trail of Popsicle sticks. "Coyote," one is labeled.
"Rabbit," reads another. "Deer," says a third. And sure
enough, writ in matted grass and dust, pressed delicately into dry leaves and
debris, are the breathlessly fine outlines of paws. We are speechless as we
kneel over the little dents in the foliage and find a super-highway of animal
life. We crouch in the sand and see Brooke's clear signature. On our stomachs
in the driveway, we can pick out the footprint of a mouse on a rock. The musty mélange
of crow rises up in my mouth.
"If it ain't flat, folks, it's a track," I remember Tom growling,
and I look around at the countless thousands of silent creature statements
imprinted on every patch of grass, mud and leaves. "You find a piece of
leaf that nothing stepped on, that's rare," I recall him snorting.
"Frame it." When I next meet his eye I try to grin, but the crow
feathers show through my teeth. The afternoon is spent wandering over hill and
dale and poison ivy at Karen's direction, harvesting our dinner from the top of
nettles, the bottom of burdocks, the innards of day lilies. Free for an hour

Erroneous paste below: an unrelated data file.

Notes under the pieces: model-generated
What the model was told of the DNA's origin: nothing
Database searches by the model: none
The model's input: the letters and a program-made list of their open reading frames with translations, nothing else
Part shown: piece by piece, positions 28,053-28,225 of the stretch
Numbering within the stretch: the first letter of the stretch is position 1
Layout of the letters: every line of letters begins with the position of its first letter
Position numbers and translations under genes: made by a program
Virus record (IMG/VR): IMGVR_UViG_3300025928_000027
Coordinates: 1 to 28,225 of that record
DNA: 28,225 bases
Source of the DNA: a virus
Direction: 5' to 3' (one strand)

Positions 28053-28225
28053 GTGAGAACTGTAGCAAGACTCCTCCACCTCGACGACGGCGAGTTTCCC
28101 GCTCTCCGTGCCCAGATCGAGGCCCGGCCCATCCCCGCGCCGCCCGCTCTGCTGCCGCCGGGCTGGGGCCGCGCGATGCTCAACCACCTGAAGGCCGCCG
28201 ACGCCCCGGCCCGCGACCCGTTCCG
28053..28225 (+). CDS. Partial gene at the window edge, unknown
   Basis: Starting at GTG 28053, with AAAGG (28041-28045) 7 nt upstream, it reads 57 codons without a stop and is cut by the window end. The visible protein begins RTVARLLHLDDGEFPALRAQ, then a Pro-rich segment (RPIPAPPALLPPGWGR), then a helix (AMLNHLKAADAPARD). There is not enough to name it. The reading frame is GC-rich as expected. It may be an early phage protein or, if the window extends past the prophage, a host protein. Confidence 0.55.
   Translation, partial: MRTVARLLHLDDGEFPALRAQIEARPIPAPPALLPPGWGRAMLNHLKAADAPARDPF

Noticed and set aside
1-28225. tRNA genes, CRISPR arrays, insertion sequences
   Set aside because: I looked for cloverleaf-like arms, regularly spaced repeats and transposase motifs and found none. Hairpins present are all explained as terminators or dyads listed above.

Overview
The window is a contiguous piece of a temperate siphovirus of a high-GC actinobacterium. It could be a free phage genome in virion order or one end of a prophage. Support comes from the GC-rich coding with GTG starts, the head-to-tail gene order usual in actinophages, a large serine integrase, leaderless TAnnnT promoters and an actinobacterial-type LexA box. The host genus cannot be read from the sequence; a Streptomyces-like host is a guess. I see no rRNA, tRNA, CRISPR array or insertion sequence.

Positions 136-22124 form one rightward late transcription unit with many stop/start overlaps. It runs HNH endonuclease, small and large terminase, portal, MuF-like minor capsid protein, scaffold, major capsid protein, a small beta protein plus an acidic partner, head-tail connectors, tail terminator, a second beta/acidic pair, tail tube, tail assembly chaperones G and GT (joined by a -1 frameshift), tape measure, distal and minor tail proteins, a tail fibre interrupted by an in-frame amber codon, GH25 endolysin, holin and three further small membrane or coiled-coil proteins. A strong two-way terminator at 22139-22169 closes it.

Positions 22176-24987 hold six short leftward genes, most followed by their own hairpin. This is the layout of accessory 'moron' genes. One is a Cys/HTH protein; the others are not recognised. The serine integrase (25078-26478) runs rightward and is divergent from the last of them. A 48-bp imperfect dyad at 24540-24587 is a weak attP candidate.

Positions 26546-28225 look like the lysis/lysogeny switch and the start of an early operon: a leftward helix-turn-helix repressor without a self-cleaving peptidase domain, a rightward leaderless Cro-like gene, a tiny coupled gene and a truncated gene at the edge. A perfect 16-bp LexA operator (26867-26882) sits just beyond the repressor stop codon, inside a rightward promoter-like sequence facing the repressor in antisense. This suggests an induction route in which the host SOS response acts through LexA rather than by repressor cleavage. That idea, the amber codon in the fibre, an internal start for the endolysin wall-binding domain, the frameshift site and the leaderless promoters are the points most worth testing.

from adult supervision, our days of fatigue and awe bubble over into lunacy. We
howl at our own impressions of Tom barking out the geology of a track:
"DIGITAL-THREE-EIGHTS-DISH-CRESTED-RIDGE-DASH-CRUMBLE!" We hoot still
louder when we realize Tom could be standing behind any given bush.
Later, as we prepare our last supper, we take turns lolling in a
curative jewelweed mush to counteract the poison ivy. We serve up a giant
foraged salad, followed by clover-blossom fritters, and a meltingly tender
stir-fry of wild veggies wallowing in wild garlic. Karen's husband and
co-instructor Frank produces a mess of trout. It's the best food I've eaten in a
week, and fireflies are rising from the field like champagne bubbles in
candlelight, but I dine on the prowl, my face turned grassward, hungry for more
I want to find my own. I need my eyes to learn this new poetry.
Already in this life, I have missed a tragic amount of subtle beauty. In my
ignorance, I have trodden flat the delicate scrawlings of countless wild
And eventually, there is one. In the grass by the cornfield, there